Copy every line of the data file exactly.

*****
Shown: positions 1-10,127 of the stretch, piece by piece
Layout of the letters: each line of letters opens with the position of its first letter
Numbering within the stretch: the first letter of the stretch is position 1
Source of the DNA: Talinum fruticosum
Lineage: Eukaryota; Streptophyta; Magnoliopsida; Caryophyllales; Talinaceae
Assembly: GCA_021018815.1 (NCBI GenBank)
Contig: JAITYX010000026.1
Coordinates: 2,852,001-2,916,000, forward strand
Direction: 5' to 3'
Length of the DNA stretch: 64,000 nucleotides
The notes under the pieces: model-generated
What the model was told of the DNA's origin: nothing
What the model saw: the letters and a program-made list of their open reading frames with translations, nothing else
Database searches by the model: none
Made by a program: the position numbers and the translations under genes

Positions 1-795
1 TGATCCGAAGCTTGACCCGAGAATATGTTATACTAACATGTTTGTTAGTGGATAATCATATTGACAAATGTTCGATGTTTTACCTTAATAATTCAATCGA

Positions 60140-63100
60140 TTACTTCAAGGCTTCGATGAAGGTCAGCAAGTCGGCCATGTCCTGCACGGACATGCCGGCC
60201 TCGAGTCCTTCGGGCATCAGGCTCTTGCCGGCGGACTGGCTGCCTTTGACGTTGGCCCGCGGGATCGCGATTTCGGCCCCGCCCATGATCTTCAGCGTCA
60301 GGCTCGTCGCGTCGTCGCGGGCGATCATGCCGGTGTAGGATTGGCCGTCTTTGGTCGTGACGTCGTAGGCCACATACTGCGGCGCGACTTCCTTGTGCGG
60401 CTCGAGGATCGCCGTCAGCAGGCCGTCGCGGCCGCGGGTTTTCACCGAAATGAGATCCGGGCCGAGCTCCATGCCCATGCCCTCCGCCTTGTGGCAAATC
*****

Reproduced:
Shown: positions 1-10,127 of the stretch, piece by piece
Layout of the letters: each line of letters opens with the position of its first letter
Numbering within the stretch: the first letter of the stretch is position 1
Source of the DNA: Talinum fruticosum
Lineage: Eukaryota; Streptophyta; Magnoliopsida; Caryophyllales; Talinaceae
Assembly: GCA_021018815.1 (NCBI GenBank)
Contig: JAITYX010000026.1
Coordinates: 2,852,001-2,916,000, forward strand
Direction: 5' to 3'
Length of the DNA stretch: 64,000 nucleotides
The notes under the pieces: model-generated
What the model was told of the DNA's origin: nothing
What the model saw: the letters and a program-made list of their open reading frames with translations, nothing else
Database searches by the model: none
Made by a program: the position numbers and the translations under genes

Positions 1-795
1 TGATCCGAAGCTTGACCCGAGAATATGTTATACTAACATGTTTGTTAGTGGATAATCATATTGACAAATGTTCGATGTTTTACCTTAATAATTCAATCGA

Positions 60140-63100
60140 TTACTTCAAGGCTTCGATGAAGGTCAGCAAGTCGGCCATGTCCTGCACGGACATGCCGGCC
60201 TCGAGTCCTTCGGGCATCAGGCTCTTGCCGGCGGACTGGCTGCCTTTGACGTTGGCCCGCGGGATCGCGATTTCGGCCCCGCCCATGATCTTCAGCGTCA
60301 GGCTCGTCGCGTCGTCGCGGGCGATCATGCCGGTGTAGGATTGGCCGTCTTTGGTCGTGACGTCGTAGGCCACATACTGCGGCGCGACTTCCTTGTGCGG
60401 CTCGAGGATCGCCGTCAGCAGGCCGTCGCGGCCGCGGGTTTTCACCGAAATGAGATCCGGGCCGAGCTCCATGCCCATGCCCTCCGCCTTGTGGCAAATC